An unfortunate victim of its own ambition
Let’s be honest: at one time or another, Anthem showed potential. EA and BioWare made it look like it was going to be the developer’s return to form with a stunning reveal trailer at EA’s E3 2018 press conference and the promotional campaign that followed over the next eight months, but thanks to repetitive mission structures, strange gameplay choices and a bevy of lingering and sometimes game-breaking bugs, it’s become little more than a victim of its own ambition.
That’s not to say that Anthem is a bad game by any stretch of the word; as with any game, it has its undeniable merits, but it’s just not the Game of the Year contender that the advertising campaign made it out to be.
Anthem casts the player as an unnamed Freelancer, a soldier who wears a high-tech body suit known as a Javelin that enhances their strength, agility and maneuverability and gives them the ability to fly. These Freelancers make their base in the city known as Fort Tarsis, donning their Javelins to leave the city and work to protect it from the Dominion, a military group that aims to take control of the human race and, therefore, the world.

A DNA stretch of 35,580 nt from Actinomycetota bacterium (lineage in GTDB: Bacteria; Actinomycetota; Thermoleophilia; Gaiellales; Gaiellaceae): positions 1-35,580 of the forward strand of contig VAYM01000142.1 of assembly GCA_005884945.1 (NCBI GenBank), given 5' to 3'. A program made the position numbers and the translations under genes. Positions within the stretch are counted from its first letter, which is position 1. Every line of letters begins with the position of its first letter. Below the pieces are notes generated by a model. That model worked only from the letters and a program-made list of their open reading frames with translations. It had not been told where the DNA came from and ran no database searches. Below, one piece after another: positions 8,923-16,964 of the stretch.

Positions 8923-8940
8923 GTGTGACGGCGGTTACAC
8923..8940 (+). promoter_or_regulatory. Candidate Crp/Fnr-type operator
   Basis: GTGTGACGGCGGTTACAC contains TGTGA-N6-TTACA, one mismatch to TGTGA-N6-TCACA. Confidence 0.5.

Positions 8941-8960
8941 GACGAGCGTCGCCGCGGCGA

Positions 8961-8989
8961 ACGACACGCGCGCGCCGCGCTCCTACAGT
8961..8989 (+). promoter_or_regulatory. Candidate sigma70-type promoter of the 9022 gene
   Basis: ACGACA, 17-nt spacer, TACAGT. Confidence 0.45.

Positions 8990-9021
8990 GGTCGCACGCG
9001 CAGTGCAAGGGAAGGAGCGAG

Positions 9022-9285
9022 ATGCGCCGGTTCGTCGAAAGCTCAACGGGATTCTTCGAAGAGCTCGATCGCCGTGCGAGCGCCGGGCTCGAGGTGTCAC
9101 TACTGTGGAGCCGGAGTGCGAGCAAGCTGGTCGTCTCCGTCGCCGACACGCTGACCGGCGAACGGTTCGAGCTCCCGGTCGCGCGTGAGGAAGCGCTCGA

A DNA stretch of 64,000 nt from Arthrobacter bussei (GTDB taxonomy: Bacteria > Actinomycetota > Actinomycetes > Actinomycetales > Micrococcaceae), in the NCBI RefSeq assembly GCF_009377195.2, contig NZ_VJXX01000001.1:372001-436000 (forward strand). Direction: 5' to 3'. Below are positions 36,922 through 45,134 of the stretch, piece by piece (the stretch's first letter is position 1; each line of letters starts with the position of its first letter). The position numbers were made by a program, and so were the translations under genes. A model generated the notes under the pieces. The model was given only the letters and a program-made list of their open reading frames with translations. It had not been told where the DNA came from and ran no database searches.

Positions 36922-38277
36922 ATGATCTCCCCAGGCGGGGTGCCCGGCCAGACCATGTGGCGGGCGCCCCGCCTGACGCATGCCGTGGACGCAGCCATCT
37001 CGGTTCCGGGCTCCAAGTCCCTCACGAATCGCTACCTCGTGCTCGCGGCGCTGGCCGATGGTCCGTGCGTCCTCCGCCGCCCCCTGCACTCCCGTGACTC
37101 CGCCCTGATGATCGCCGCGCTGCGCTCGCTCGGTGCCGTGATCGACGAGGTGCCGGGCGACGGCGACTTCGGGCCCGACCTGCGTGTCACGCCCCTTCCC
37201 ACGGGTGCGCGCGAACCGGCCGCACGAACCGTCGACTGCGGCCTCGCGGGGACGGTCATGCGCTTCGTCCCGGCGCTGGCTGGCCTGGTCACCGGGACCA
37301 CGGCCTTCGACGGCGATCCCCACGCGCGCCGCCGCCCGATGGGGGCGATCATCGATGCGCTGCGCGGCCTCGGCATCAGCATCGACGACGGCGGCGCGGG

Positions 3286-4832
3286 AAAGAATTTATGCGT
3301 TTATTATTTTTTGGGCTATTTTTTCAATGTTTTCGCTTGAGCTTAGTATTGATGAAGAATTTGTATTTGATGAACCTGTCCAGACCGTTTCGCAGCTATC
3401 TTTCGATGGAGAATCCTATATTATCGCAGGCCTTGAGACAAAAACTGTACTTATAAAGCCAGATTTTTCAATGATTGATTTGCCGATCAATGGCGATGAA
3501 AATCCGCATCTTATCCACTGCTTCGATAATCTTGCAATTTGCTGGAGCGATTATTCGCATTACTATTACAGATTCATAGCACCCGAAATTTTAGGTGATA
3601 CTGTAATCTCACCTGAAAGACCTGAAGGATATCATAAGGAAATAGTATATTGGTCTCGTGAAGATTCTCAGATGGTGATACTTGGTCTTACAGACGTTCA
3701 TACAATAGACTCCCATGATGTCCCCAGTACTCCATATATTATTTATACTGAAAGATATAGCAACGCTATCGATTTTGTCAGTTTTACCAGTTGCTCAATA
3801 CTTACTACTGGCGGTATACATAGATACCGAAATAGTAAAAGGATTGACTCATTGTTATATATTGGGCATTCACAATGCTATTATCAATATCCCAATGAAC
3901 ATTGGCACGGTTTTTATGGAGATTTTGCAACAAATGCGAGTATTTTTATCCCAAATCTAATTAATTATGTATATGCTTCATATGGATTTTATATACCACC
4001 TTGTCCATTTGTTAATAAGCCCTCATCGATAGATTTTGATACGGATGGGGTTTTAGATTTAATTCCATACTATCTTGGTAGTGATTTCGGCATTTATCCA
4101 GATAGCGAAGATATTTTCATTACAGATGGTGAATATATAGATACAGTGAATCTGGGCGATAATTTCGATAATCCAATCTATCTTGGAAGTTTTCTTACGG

In a nutshell, the story does sound quite typical of the genre, especially comparable to Destiny’s in many ways. It’s not until you explore the game’s lore that the game becomes its own being: the Shapers, or Gods, attempted to harness the titular Anthem of Creation and create the world in nine days, but disappeared after only three. The instruments that they left behind cause the world-changing cataclysms that you’ll experience on a regular basis, and it’s through these instruments that the Dominion seeks to harness the Anthem’s power for its own use..
The concept is interesting, but unfortunately Anthem never delves into the deeper lore; it simply takes the Destiny route of using higher powers as a vehicle through which to keep players interested in the long term, rather than creating a narrative that players can invest themselves in. Although it does deserve some praise for being easy to follow, it’s a shame that the story fails to leave you with any substance once the credits roll.
Although the lack of an engaging, fleshed-out storyline is quite frustrating, the gameplay itself makes up for it. Players can choose between four distinct Javelins, each with different traits and abilities: the Ranger gives players an all around experience; the Colossus is your slow, heavy-duty titan; the Interceptor prides itself on speed and maneuverability at the cost of health; and the Storm accesses the power of the Anthem of Creation itself, allowing you to take advantage of elemental abilities. Regardless of your choice, the game’s controls are fast, fluid and responsive and the gunplay is consistently good. Each of the large selection of weapons feels punchy, unique and varied, and the flight mechanics are top-notch, making you feel like a bullet on a mission as you leap, dive and roll throughout the open world of Bastion.